I've always been a major fan of the "hotter blooded" breeds. I started out riding Arabians on the Arabian Horse circuit, learning to ride on them when I was just 4 years old. I got my first horse, a 6 year old Arabian gelding named Farley, when I was 8. During my youthful years, I didn't hear as much of the breed stereotypes against my beloved Arab, solely due to the fact that I was almost always around Arabian horse fanatics. As I grew older, I heard a lot more of them. "Arabians are crazy" , "Arabians are airheaded" or "Arabians are spooky and can't think." And now, I'll be the first to admit that my beloved Farley was spooky. He was hot and he was difficult. He bolted on me a lot and injured me a few times. But, never once did myself, my trainer or family blame that on his breed. We blamed it on his youth. His lack of experience. In reality, much of it was my fault. Our fault. We dropped the ball on his care. He didn't get enough turnout, he was stalled too much and out in a small paddock. The only real time he got to really get out and move was during our rides. That is not fair to do to a horse, especially with the expectation that any reaction, any "playing" is bad behaviour and indicative of a crazy horse of a crazy breed.
As I grew older and ultimately decided to retire from Arabian shows, I finally made the move to allow Farley proper turnout. While his bolting problem got better with age, it was still very much something that he did. With turnout, it completely resolved. He was also MUCH less spooky. Happier. Less hot. The only problem that he DID develop was being hard to catch. Which, again, was my fault for depriving him so much in his earlier years. One of my biggest regrets but also my biggest lessons in terms of understanding these "hotter" breeds and how to care for them. These basic equine care staples should be apart of any horses' life, not just the sharper, hotter breeds who are less likely to put up with deprivation of space.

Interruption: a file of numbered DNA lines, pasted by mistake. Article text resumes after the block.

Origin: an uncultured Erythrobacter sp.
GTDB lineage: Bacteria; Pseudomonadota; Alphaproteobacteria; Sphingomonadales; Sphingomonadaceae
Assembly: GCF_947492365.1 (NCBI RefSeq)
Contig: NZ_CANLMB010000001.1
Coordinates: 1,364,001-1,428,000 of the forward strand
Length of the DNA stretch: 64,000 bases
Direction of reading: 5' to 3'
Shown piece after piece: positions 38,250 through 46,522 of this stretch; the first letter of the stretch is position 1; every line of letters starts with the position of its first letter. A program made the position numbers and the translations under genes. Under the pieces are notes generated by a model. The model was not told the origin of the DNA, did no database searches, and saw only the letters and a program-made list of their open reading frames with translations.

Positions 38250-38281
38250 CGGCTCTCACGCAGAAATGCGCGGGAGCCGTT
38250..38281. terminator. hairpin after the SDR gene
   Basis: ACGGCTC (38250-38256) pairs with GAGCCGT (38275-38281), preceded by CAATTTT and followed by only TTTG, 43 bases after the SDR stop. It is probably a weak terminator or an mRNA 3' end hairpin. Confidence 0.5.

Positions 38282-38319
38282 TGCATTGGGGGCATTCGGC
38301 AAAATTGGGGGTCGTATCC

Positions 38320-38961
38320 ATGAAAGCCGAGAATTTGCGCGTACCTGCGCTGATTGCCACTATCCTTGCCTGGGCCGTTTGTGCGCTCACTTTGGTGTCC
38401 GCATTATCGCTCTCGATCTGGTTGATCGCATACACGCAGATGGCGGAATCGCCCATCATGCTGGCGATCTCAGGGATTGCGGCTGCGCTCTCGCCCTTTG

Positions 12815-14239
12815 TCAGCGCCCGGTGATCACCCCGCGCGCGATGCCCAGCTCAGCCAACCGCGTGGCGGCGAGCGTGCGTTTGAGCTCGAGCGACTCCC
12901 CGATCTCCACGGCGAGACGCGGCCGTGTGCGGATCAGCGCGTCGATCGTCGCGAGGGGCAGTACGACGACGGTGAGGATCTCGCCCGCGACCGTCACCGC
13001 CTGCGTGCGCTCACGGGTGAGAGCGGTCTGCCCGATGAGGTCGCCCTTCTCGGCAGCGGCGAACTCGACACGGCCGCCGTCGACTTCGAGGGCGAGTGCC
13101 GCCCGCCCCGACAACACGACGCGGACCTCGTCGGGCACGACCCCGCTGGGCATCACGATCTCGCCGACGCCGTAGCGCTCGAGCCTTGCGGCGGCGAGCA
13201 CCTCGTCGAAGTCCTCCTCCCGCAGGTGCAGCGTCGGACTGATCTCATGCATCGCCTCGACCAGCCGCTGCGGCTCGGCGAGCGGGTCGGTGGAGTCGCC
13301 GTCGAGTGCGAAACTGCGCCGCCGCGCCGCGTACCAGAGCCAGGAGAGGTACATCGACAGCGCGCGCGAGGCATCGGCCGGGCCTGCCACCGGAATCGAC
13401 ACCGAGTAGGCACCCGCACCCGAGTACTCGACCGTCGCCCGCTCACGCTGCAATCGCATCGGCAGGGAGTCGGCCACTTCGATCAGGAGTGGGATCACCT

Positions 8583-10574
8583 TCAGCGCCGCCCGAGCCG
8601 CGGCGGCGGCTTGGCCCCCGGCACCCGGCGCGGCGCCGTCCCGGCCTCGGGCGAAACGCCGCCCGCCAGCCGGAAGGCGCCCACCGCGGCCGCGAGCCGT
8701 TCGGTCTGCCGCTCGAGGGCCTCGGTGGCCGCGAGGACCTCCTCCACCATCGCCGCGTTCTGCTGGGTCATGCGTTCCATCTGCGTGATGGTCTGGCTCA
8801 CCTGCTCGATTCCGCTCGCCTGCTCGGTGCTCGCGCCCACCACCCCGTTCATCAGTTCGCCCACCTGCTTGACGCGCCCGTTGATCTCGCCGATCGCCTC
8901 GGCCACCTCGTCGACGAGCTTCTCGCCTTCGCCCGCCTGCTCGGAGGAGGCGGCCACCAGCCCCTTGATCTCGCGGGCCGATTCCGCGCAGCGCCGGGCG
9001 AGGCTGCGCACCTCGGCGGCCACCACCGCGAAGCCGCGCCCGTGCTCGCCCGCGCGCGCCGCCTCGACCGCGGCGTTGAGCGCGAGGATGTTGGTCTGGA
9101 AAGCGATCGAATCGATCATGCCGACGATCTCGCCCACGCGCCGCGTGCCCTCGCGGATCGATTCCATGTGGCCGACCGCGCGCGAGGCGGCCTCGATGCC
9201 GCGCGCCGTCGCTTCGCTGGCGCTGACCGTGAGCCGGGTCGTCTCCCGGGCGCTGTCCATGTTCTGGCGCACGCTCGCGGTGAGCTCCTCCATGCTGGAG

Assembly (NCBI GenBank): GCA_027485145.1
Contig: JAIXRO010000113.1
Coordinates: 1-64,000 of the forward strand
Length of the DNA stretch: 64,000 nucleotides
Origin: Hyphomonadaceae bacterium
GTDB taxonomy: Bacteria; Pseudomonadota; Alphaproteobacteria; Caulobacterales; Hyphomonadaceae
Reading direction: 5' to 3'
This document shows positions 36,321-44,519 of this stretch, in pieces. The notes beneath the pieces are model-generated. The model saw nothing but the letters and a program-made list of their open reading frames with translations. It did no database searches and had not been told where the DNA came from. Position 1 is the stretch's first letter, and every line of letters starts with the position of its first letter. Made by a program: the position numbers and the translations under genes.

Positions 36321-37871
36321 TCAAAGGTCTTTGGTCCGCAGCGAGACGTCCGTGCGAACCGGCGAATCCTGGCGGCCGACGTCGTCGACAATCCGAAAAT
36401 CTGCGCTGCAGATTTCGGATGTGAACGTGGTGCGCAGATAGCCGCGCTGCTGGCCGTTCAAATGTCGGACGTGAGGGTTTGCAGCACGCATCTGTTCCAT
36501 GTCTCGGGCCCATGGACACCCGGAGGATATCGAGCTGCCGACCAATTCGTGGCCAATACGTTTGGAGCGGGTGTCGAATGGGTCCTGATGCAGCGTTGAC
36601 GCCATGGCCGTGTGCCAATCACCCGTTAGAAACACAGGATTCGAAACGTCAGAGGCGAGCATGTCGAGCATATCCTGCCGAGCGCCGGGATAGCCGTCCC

Now that I've moved onto Thoroughbreds, I hear pretty much the exact same stereotypes. I predominately ride Thoroughbreds but I've also ridden a lot of other breeds including ones that are traditionally stereotyped as quieter, safer.... When in reality, they're not. No horse is truly safe. Thoroughbreds ARE typically more sensitive, but realistically, you shouldn't be riding any horse much differently. Soft hands, a quiet seat and an understanding rider should be apart of any and all horses' lives, regardless of breed. I've had some insanely quiet Thoroughbreds who were safe for kids to deal with while they were kids themselves. How did I make them like this? Desensitization, calm and quiet handling, understanding and TURNOUT. I'm never going to deprive my horses of stimulation again and expect them to robotically obey my commands without having anything to say about it. Misbehaviour isn't always misbehaviour. Horses, like us, have lapses in judgment or random expressions of joy, anxiety or fear. We are imperfect. We are not collected all of the time and would especially not be if we were locked in a small room for much of the day. Why are we expecting more from our horses?